Malky Mackay texts: Former Cardiff manager accused of sending homophobic, racist and sexist messages
The football manager had been the front-runner for the vacancy at Crystal Palace before the plug was pulled
Malky Mackay allegedly sent texts of a racist, sexist and homophobic nature during his time as manager of Cardiff City.
The Welsh club, who sacked Mackay in December, have sent a dossier to the Football Association with details of the allegations, football's governing body have confirmed.
An FA spokesman said: "The FA can confirm it is currently investigating this matter."
News of the allegations have come quickly after it emerged the Scot would not be taking over at Crystal Palace. Mackay had been the favourite to replace Tony Pulis at Selhurst Park but he is no longer in the running.
His relationship with Palace's sporting director Iain Moody, who worked as head of recruitment at Cardiff during Mackay's time in Wales, was considered to be in his favour. However, Moody has also allegedly been accused of wrongdoing by Cardiff.
The Daily Mail claim two letters have been sent to the FA by Cardiff City outlining a series of texts. The Daily Mail claims the following messages were sent.
'Fkn chinkys. Fk it. There's enough dogs in Cardiff for us all to go around.'
On the arrival of South Korean international Kim Bo-Kyung
'Go on, fat Phil. Nothing like a Jew that sees money slipping through his fingers'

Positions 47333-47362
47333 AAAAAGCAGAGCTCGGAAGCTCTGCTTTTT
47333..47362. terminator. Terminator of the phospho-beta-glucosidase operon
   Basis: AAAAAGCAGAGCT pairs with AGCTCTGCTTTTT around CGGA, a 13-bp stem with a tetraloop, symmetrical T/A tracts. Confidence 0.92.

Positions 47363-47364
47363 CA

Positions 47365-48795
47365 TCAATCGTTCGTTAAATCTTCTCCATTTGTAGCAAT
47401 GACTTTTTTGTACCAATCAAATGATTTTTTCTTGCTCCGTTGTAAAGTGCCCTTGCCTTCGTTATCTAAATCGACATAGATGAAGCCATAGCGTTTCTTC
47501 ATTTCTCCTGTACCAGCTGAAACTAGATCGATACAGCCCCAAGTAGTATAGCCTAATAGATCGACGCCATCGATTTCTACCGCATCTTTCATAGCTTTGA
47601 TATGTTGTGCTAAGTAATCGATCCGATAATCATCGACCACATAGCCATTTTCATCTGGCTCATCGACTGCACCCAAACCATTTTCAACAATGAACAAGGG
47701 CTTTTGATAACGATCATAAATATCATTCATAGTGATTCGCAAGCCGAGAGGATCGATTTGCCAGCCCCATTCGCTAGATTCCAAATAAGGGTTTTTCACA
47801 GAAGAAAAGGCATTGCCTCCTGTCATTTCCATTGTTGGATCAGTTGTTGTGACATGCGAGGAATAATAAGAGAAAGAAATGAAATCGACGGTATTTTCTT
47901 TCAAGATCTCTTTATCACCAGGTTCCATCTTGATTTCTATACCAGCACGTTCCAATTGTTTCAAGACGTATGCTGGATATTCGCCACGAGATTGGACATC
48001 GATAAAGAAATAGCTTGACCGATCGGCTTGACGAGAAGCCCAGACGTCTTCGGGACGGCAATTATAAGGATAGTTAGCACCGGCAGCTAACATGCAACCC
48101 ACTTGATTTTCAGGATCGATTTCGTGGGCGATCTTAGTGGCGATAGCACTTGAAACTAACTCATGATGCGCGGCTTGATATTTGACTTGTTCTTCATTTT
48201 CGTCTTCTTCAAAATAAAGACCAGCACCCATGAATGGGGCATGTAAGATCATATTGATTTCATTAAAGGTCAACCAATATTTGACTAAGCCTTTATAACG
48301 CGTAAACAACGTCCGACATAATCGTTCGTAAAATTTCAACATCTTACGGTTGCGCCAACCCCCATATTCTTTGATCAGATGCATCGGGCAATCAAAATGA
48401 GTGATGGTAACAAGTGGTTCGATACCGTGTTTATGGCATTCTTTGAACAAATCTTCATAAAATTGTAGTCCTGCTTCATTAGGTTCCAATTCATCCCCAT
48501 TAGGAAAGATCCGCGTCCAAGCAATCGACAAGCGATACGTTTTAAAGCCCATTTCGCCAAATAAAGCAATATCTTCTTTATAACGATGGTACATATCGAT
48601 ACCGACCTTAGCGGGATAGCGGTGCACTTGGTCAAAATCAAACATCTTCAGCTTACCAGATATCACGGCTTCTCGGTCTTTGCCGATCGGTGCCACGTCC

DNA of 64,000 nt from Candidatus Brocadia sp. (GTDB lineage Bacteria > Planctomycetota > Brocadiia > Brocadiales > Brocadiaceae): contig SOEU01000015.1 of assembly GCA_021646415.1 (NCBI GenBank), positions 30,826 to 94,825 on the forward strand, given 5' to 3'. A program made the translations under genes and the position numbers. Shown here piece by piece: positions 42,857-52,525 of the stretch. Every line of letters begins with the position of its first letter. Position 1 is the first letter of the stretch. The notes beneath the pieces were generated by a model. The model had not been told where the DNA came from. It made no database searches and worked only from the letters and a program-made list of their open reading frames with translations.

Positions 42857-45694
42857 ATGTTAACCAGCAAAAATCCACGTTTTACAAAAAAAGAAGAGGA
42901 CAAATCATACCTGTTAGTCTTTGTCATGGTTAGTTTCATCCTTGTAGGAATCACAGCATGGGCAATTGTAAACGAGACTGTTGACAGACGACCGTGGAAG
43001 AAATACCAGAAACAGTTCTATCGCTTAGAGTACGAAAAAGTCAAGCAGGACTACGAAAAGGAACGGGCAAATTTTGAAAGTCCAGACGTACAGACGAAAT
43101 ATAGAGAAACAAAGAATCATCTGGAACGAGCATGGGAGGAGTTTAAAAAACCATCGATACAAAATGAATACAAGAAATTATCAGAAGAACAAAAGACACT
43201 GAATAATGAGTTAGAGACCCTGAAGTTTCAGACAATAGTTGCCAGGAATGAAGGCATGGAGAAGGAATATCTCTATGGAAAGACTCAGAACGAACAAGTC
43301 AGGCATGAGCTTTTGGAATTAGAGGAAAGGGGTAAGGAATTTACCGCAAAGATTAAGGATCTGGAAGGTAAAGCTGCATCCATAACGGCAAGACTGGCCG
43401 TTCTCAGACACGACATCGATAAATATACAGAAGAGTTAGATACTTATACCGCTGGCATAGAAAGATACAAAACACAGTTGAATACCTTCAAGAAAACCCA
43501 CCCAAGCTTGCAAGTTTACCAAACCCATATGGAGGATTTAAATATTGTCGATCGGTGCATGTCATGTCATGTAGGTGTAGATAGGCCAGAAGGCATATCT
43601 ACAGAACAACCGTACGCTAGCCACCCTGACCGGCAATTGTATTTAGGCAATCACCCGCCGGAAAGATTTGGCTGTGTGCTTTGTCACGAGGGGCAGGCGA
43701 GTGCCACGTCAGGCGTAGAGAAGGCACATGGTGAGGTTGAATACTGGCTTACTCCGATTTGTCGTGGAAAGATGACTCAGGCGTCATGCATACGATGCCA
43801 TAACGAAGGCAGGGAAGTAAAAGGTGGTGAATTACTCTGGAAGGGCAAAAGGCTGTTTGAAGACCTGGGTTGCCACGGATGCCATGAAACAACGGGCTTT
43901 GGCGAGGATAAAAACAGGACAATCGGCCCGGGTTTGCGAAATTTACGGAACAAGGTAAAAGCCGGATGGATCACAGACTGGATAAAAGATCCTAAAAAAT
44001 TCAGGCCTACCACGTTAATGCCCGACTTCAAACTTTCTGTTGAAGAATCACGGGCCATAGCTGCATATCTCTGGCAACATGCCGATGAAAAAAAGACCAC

On football agent Phil Smith
'He's a snake, a gay snake. Not to be trusted'
On an official of another club
'Not many white faces amongst that lot but worth considering.'
On a list of potential signings
'I hope she's looking after your needs. I bet you'd love a bounce on her falsies.'
On a player's female agent
A picture entitled Black Monopoly (where every square was a "Go to Jail" square)
Sent to members of Cardiff's staff
Cardiff City owner Vincent Tan
It is understood Crystal Palace owner Steve Parish became aware of the allegations following Mackay's departure from his previous club and in particular his longstanding row with the club's controversial chairman and owner Vincent Tan.
Mackay was furious when he was sacked by Tan in December and immediately demanded compensation for breach of contract, making his feelings clear about the Malaysian billionaire. he later issued a public apology to Tan, praising his work for Cardiff and abandoning his claim for compensation.
What motivated Mackay's change of heart remains unclear but it is suspected the details may have persuaded Palace to rule out the Scot.
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